• Like 3

Share this post


Link to post
Share on other sites

Excuse the rumpled dress but my Hellman's seems to be the tiniest weeniest bit different to yours, with the mustard and paprika bit - perhaps they are identical but your label gets to use the more secretive 'natural flavors' ?

 

mayo.thumb.jpg.2d00af4b54e806b4b6ab748825d5f671.jpg


Edited by CantCookStillTry (log)
  • Like 3

Share this post


Link to post
Share on other sites
1 hour ago, CantCookStillTry said:

Excuse the rumpled dress but my Hellman's seems to be the tiniest weeniest bit different to yours, with the mustard and paprika bit - perhaps they are identical but your label gets to use the more secretive 'natural flavors' 

 

mayo.thumb.jpg.2d00af4b54e806b4b6ab748825d5f671.jpg

 

Full disclosure is always really good in my book, but Antioxidant (385)? WTH is that supposed to be? Possibly calcium disodium EDTA? Gotta love our various government's avoidance of truth, or NOT. Sheesh!

Share this post


Link to post
Share on other sites
57 minutes ago, Thanks for the Crepes said:

Full disclosure is always really good in my book, but Antioxidant (385)? WTH is that supposed to be? Possibly calcium disodium EDTA? Gotta love our various government's avoidance of truth, or NOT. Sheesh!

 

I don't think it's avoidance of truth but more a love for abbreviations and acronyms :D, and not just by our government in the US - this is a European-based naming convention.

 

International Numbering System for Food Additives 

Quote

The International Numbering System for Food Additives (INS) is a European-based naming system for food additives, aimed at providing a short designation of what may be a lengthy actual name. It is defined by Codex Alimentarius, the international food standards organisation of the World Health Organisation (WHO) and Food and Agriculture Organization (FAO) of the United Nations (UN). The information is published in the document Class Names and the International Numbering System for Food Additives, first published in 1989, with revisions in 2008 and 2011. The INS is an open list, "subject to the inclusion of additional additives or removal of existing ones on an ongoing basis"

 

And yes, 385 is indeed calcium disodium EDTA, itself an abbreviation for ethylenediaminetetraacetic acid

  • Like 3

Share this post


Link to post
Share on other sites

I came across Piknik a few years back in a little store on the south side in a neighborhood where there were several businesses run by refugees from Katrina who stayed on here in Houston.  I seem to remember something claiming it was a favorite in New Orleans, but that may have been for one of the other products I'd never seen here before.  I remember being surprised it was made in Alabama.  They had Cheewees and Louisiana style hot sausage and some other products, a lunch counter with po'boys and fried chicken (neither very impressive). I'm perilously low on  Duke's and I think I'm up to try a new product.  I'll try to get back over there.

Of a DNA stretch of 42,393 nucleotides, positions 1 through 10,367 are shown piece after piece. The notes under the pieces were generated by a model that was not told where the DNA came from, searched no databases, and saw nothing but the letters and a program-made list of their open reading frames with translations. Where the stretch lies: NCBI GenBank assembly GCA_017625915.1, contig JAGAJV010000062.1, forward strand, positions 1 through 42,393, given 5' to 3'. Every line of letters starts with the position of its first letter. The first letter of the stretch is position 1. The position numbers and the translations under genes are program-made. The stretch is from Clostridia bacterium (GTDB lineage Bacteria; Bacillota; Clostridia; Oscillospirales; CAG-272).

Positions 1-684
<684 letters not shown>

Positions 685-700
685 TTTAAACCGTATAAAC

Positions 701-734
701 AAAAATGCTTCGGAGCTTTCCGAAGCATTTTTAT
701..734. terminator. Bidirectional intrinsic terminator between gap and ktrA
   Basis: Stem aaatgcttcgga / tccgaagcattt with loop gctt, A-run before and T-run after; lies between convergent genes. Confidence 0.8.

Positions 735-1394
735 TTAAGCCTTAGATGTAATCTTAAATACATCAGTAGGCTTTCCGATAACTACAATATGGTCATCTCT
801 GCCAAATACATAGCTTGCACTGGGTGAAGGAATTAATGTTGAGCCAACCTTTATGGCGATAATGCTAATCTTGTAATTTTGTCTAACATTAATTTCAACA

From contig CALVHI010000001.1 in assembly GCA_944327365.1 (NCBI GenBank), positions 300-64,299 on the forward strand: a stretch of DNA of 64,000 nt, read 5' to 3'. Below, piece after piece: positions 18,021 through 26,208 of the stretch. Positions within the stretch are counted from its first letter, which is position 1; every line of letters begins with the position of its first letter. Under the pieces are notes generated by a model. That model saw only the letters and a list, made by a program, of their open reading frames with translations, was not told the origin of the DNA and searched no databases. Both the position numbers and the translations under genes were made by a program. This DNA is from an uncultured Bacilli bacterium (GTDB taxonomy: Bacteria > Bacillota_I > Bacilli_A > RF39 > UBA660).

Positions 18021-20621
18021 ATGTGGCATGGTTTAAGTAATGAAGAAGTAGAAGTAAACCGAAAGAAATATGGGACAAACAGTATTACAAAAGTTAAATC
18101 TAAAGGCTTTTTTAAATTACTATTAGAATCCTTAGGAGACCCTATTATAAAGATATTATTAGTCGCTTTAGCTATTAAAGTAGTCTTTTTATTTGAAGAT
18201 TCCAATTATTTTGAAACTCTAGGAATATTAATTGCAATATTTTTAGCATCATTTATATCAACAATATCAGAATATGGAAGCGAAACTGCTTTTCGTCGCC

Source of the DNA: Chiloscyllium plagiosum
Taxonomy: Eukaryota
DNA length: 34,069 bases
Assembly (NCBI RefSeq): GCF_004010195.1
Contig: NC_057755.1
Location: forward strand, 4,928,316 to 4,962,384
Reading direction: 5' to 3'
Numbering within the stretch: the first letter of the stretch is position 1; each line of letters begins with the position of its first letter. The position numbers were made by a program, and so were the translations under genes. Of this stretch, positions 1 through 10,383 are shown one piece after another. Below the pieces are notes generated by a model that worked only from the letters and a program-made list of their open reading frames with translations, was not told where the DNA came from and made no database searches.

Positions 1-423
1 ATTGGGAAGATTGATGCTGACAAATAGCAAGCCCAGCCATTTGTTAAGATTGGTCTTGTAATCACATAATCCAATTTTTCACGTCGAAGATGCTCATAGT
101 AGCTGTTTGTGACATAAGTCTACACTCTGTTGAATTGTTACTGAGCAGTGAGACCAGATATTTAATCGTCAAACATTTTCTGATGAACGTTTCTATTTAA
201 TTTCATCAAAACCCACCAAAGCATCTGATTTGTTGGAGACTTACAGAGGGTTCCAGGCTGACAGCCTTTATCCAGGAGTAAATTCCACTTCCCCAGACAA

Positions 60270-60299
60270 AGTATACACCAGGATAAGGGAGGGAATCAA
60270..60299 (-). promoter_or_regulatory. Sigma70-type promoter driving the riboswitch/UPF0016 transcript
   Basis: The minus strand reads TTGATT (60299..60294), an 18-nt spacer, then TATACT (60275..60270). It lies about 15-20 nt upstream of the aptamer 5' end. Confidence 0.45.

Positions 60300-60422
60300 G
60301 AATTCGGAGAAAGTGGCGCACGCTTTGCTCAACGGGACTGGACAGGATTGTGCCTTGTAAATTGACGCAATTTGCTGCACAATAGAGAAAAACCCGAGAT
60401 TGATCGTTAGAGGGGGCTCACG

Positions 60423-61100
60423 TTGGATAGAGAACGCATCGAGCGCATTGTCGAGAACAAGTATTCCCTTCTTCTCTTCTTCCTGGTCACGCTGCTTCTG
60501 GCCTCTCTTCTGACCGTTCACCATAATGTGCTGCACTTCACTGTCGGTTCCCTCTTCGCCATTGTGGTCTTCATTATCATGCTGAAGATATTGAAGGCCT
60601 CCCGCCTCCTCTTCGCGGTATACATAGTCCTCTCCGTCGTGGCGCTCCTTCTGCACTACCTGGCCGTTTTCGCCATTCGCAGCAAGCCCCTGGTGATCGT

• Like 1

Share this post


Link to post
Share on other sites

Hellmann's has changed in recent years. Lots of old fans bitch about it.

I wish I could find a good prepared mayo without, sugar, soybean or canola oil.

Share this post


Link to post
Share on other sites
On 10/12/2017 at 5:33 AM, Thanks for the Crepes said:

 

No sugar is my vote. And the ingredients on your Piknik brand are pretty close to the jar of Duke's I just pulled out of my fridge to compare.

 

Duke's ingredients:

Soybean oil, eggs, water, distilled and cider vinegar, salt, oleoresin paprika, natural flavors? :unsure:, calcium disodium EDTA added to protect flavor.

 

My jar lists The C.F. Saurer Co., Richmond VA, but this wiki article says it originates in Mrs. Eugenia Duke's sandwich shop in Greenville, SC in 1917.

 

I love it, and it is as good as homemade. My only gripe with it is that it's hard to find it around here in less than a quart jar so I can't use it before it goes off. I did manage to buy a 16 oz. jar last time, so I have a better chance of getting use out of it. It was only 25 cents cheaper than the jar twice the size. *Sigh*

 

@Kim Shook may have some thoughts as well on what constitutes a Southern mayo, and I'm pretty sure she is a Duke's fan.

 

Remember ya'll Julia Child never told any of us to put sugar into mayonnaise! xD  She was a very wise woman, in my worldview. 

 

Yep, I'm a Duke's girl.  May be habit as much as anything - it was what my grandmother always used.  I actually grew up on Miracle Whip and there are still some recipes that I use it in.  But I don't care for the sweetness of it with most stuff.  I love homemade mayo, but use so little of it and hate to throw it away.  I'll make my own when I know I'll be using a lot.

  • Like 2

Share this post


Link to post
Share on other sites

My whole life I've been using Hellman's or, on the west coast, Best Foods. I tried Duke's recently and admit it's very good. The overall taste is a bit sharper and saltier and it is a little less stiff, but I like it. Surprisingly when I checked the sodium levels Duke's has a bit less. So with Hellmans/Best Foods, you are getting added sugar and more salt to up the flavor.